K Student Among First AmeriFirst Interns

Kalamazoo College student Peter Rossi ’18 is among the first students to take advantage of a new internship program that teaches students about the mortgage industry.

Rossi, a computer science major and music minor from Kalamazoo, is one of nine college juniors and seniors learning career skills this summer through AmeriFirst, a mortgage banker in Kalamazoo. The students, who were chosen from more than 50 applicants, work in marketing, information technology, appraisals, human resources and legal/compliance. The program began in May and continues through August.

Peter Rossi Pictured at AmeriFirst
Peter Rossi, a computer science major and music minor from Kalamazoo, is one of nine college juniors and seniors learning career skills this summer through AmeriFirst, a mortgage banker in Kalamazoo.

“The work environment at AmeriFirst is extremely unique because my work is directly applicable to the company,” Rossi said. “They’re willing to value my opinions even at the highest level, which pushes me to work hard.”

Rossi’s job in information technology includes communicating with various departments around AmeriFirst to help the company build an intranet platform that suits employees’ needs. He also has duties involving business process modeling, which is a method of mapping processes to help make an organization’s workflow more effective and efficient.

Rossi said there are three divisions within IT at AmeriFirst including:

  • a technical-support division;
  • a network administration division, ensuring that servers are protected and company information is properly encrypted; and
  • Rossi’s division, which offers a mix of continuous improvement and project management.

“There are a lot of departments that have interns, but the IT department has a way of making every day interesting and fun,” Rossi said. “We really go out of our way to interact and have a good time.”

A weekly lunch-and-learn program encourages community and builds cohesiveness among the interns across departments. During these 60-minute sessions, members of senior management provide industry and life-skills education along with overviews of their respective areas of expertise. A recent highlight included a session with Chief Executive Officer Mark Jones, who shared his passion and business philosophy with the students, who appreciated his time.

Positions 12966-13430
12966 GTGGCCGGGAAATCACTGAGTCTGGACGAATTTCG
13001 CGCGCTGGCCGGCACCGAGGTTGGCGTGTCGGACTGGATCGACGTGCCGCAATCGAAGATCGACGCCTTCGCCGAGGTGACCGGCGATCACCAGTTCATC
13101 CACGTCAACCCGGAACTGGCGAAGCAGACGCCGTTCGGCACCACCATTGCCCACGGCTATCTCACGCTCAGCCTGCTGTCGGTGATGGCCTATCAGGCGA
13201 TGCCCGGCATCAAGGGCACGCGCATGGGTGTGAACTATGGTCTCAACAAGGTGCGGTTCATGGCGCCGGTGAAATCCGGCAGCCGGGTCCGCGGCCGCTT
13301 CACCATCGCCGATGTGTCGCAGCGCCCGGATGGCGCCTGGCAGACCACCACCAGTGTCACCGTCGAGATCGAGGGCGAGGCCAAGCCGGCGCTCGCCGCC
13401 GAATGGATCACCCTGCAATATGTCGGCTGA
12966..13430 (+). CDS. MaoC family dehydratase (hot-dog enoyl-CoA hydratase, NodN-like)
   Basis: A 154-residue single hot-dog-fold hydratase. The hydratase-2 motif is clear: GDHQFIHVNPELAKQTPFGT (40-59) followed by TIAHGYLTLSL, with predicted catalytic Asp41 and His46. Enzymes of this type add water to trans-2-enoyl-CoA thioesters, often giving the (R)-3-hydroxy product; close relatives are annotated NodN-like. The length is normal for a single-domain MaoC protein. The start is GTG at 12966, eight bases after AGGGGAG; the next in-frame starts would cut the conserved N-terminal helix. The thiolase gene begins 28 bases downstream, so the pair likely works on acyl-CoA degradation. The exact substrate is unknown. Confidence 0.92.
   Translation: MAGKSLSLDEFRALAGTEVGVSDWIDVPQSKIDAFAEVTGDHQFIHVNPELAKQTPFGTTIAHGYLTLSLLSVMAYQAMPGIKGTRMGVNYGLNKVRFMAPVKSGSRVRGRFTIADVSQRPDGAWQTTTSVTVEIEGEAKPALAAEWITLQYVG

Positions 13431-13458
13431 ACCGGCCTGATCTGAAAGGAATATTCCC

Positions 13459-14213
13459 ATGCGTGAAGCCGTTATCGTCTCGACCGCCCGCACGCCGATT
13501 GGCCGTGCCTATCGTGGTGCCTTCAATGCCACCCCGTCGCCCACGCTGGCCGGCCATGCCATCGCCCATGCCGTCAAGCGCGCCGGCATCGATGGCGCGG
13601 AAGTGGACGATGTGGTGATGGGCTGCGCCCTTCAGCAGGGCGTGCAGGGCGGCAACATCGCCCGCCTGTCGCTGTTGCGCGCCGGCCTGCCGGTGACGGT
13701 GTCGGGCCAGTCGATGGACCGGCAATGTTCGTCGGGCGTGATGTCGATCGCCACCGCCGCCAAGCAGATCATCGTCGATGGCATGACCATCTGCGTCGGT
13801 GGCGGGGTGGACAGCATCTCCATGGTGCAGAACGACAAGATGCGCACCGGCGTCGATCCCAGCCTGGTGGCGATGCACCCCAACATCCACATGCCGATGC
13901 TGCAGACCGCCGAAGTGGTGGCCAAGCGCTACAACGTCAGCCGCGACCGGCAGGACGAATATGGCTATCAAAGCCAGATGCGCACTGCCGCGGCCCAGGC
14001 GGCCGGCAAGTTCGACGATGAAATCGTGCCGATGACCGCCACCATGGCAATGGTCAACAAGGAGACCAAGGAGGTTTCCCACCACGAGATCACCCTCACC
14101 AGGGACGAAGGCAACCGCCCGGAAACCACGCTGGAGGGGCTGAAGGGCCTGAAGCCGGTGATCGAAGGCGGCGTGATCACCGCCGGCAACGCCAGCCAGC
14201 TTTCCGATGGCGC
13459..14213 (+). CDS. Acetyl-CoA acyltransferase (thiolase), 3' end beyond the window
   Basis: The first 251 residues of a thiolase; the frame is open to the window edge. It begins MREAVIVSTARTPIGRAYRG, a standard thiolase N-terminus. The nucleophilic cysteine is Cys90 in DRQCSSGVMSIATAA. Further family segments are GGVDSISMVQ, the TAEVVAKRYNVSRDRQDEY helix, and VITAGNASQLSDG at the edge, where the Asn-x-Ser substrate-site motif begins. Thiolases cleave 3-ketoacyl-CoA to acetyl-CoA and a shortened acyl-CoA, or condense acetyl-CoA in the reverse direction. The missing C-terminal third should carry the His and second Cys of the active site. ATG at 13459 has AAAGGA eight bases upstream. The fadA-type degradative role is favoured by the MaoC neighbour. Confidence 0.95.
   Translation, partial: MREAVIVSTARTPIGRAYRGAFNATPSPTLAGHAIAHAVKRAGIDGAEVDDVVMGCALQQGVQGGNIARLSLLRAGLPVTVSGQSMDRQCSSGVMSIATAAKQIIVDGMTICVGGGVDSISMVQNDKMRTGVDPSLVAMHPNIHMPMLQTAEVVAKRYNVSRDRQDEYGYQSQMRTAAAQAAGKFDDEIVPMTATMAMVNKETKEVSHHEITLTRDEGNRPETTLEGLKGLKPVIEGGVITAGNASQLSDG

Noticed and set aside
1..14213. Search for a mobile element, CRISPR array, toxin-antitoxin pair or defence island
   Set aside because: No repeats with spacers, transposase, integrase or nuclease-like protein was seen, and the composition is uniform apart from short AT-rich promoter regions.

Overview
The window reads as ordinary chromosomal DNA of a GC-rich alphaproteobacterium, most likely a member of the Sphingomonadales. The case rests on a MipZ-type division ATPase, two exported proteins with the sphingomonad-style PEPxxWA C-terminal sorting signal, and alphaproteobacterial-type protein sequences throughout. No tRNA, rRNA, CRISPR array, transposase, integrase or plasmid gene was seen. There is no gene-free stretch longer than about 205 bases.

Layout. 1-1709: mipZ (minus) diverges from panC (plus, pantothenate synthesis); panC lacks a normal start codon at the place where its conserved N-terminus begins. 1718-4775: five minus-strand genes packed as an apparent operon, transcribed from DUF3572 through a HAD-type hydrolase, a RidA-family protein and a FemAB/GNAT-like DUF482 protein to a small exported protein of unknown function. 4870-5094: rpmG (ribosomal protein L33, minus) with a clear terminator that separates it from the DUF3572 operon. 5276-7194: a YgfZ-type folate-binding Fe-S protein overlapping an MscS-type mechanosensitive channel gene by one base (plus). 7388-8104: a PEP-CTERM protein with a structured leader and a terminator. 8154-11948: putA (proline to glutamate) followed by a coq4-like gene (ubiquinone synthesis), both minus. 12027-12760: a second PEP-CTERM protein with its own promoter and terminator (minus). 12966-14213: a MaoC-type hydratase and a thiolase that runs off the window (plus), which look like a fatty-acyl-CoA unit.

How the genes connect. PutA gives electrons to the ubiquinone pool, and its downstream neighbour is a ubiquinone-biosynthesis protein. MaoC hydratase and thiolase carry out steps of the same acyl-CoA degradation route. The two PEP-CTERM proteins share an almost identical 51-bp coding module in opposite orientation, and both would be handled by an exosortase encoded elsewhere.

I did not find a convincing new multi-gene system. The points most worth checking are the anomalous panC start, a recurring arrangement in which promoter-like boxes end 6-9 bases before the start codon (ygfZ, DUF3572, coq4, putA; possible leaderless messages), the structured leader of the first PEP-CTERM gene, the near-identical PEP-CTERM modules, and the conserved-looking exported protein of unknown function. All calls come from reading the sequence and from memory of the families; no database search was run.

“AmeriFirst is going out of its way to see that young talent stays here, which I think is amazing,” said Rossi, a Loy Norrix High School graduate, Heyl Scholar and a member of K’s swimming and diving team. He added he hopes he can take the experiences he has gained so far and continue to be successful moving forward.

Before launching the internship program, AmeriFirst Staff Recruiter Kelly McConnell and coworker Nicole Waterbury connected with local college career departments, including K’s Center for Career and Professional Development (CCPD), and reached out to other corporations running successful internship programs. Although Rossi first heard of the internship opportunity through a friend’s dad, he said CCPD was integral in helping him prepare his résumé and learn how to network.

Rossi said he would encourage other students thinking about the AmeriFirst program in the future to “absolutely apply. If you can get in, they really take care of you. It’s a diverse workforce, and a majority of employees are women at the home office, even among the senior leadership team. For me that creates an amazing community atmosphere that also has a young, energetic vibe.”

For more information on internships at AmeriFirst, contact McConnell at 269-324-4240, ext. 12020, or recruiter@amerifirst.com.

 

International Chemistry Magazine Publishes K Grad’s Research

A 2017 Kalamazoo College graduate has been published in Angewandte Chemie, a German international chemistry magazine, for his senior individualized project (SIP) involving how prescription medications interact with the human body.

John Bailey presents his research published in an international chemistry magazine
John Bailey ’17 presents research related to his senior individualized project.

John Bailey, who was a chemistry major and math minor from Midland, Mich., performed research through a group at Michigan State University focusing on aromaticity. The term describes a ring-shaped molecule that exhibits more stability than other connective arrangements with the same atoms.

The research and resulting chemistry magazine article highlights how stability involving aromaticity could allow a greater range of choices in a pharmaceutical’s design, maximizing the drug’s effect in a targeted human system without harming other systems in a patient’s body.